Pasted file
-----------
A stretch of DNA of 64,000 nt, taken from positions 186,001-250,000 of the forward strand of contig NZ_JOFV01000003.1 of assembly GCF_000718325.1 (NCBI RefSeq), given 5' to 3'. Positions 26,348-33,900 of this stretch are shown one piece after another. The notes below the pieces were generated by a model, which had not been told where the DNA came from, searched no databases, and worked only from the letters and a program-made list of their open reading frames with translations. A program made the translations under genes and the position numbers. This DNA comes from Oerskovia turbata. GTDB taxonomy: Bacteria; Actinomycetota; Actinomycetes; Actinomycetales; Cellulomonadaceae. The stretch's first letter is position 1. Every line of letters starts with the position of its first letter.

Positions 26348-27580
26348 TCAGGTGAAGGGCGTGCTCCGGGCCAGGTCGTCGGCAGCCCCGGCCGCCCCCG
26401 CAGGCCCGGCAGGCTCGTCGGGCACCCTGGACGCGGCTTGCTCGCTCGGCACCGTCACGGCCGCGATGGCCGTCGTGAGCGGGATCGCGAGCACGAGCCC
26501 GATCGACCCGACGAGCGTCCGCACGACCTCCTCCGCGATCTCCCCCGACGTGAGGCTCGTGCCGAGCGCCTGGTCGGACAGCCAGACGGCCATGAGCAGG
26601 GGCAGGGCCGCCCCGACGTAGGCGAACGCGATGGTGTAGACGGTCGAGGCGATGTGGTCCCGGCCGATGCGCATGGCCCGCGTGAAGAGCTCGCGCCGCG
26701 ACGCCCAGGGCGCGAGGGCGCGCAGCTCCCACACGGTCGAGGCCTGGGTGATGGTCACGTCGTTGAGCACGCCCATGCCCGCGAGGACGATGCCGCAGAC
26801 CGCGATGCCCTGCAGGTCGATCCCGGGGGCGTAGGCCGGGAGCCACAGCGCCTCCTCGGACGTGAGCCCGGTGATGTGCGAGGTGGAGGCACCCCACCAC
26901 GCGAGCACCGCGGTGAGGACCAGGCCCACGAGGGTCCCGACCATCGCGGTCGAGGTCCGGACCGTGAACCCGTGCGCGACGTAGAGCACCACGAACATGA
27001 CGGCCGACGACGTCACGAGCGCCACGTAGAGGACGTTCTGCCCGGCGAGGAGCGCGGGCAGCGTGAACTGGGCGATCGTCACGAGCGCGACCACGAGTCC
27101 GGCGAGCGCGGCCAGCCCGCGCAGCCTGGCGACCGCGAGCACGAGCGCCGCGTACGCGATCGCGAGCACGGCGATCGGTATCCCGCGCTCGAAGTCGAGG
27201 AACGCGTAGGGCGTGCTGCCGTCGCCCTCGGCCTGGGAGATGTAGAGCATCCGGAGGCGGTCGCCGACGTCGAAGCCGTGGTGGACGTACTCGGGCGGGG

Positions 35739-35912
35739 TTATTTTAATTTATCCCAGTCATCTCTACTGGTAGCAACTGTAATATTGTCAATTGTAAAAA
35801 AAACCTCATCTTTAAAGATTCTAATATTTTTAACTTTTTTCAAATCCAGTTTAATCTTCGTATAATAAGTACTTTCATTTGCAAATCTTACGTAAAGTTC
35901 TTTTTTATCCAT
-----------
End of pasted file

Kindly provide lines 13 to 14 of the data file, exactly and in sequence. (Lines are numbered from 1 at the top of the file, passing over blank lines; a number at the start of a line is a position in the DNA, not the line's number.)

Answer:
Positions 35739-35912
35739 TTATTTTAATTTATCCCAGTCATCTCTACTGGTAGCAACTGTAATATTGTCAATTGTAAAAA